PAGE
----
The headlines across Paris focus on the future of the Eurozone without Greece. It is a foregone conclusion, at least amongst the patrons of the smart café’s in the Montparnasse, that Greece will exit the Euro. “Not a moment too soon,” says my waiter, who is a student of economics at the Sorbonne. “Trying to keep Greece in the Eurozone has been a costly mistake for the EU” he thinks.
Pierre and his student friend Martine, also an economics student at the Sorbonne, both suggest that what we are witnessing in Europe is the classical struggle for the soul of capitalism that Marx described in Das Capital. It is clear that capitalism has failed the people of Greece, Spain, Italy, Portugal and Ireland and that permitting the financial markets to operate with a great deal of immunity from responsibility and then transferring private risk to public debt will mark the end of this period in the history of capitalism in the West. What these two students don’t understand, they tell me, is how the adoption of the Shock Doctrine – austerity and privatization ($50 billion of public assets in Greece are about to be transferred to the private sector in the next quarter) aimed at stimulating capitalistic responses in a “more efficient” market will lead to growth and prosperity.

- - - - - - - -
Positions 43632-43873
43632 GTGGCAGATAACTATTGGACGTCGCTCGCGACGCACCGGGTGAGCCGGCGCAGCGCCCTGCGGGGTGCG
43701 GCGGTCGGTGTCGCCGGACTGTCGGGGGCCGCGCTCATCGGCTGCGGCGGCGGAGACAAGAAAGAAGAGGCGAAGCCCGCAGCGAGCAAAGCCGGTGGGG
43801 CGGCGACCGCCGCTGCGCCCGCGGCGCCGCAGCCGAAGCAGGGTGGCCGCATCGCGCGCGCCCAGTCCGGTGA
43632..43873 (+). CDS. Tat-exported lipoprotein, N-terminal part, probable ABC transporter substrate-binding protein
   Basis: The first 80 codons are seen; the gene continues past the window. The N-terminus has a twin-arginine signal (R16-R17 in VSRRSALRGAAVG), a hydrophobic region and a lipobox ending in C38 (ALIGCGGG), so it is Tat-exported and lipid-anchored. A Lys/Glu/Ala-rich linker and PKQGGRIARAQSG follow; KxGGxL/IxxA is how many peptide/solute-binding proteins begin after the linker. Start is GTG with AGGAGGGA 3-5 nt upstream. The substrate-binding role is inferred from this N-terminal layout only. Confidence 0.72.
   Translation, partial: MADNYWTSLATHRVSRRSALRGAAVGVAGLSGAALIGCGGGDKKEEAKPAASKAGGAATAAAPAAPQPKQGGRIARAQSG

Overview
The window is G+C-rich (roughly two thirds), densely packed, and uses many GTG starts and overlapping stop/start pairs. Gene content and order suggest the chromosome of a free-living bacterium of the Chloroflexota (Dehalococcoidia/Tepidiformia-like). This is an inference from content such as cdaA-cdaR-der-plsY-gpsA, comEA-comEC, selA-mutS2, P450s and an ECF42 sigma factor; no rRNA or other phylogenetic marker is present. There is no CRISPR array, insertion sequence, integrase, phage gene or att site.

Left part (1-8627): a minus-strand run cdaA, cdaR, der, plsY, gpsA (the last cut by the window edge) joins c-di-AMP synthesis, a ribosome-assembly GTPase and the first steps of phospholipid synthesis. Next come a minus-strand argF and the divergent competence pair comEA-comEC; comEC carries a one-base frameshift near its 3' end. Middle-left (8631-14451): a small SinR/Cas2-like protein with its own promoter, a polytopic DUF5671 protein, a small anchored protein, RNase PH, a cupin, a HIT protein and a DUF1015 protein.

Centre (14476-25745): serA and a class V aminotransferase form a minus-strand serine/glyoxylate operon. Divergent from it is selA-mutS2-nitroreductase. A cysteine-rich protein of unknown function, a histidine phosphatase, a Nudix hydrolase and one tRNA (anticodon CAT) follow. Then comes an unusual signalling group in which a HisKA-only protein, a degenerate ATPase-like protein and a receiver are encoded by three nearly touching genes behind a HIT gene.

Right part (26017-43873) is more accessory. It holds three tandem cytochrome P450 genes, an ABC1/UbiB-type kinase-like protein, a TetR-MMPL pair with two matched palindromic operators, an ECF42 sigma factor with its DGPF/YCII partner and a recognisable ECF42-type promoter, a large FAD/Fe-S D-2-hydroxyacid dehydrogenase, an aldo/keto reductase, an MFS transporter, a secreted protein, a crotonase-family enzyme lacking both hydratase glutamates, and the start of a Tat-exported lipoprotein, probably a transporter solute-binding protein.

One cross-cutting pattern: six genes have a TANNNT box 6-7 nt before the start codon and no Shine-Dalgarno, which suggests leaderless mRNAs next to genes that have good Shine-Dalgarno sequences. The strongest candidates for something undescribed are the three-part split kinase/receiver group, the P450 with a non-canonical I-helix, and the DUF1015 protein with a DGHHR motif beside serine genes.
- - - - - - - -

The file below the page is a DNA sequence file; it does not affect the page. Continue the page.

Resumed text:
They are not alone. Austerity has not and will not work. While Greece does need to better manage its public finances, the underlying problem is the lack of growth coupled with the decline of productivity, the absence of significant manufacturing capacity and skills and the ageing population. Austerity will just hasten a “death spiral” for the economy, says Andre - an MBA student at INSEAD.
The movement towards growth, spurred by the G8 meeting at Camp David, will splutter and splinter the EU. The summit meeting held this week showed this clearly. Even though Angela Merkel was present at the G8 and appeared to support the “growth agenda”, behind the scenes she is quickly undermining some of the key ideas. She is against EU wide public spending using pooled EU funds. Against the issuance of Euro Growth Bonds underwritten by the Eurozone countries. Against letting inflation rise to 4-5%. Against increasing the size of the European Stability Fund to permit greater risk taking by Government. Against the creation of nationally owned “bad banks” to restore confidence in the “good” banks so that they in turn can lend with surety. In short, the German Chancellor is against actually doing anything that would lead to growth.
History is her pointer. She points to broken promises by the Mediterranean Eurozone countries with respect to public finances. She points to Italy and asks “if we did everything everyone is talking about, would Italy suddenly change and become highly productive, efficient and effective economy?”. She is right to ask the question. She is also right in her assumption that, apart from the earthquake hit region in the North, the answer would be no.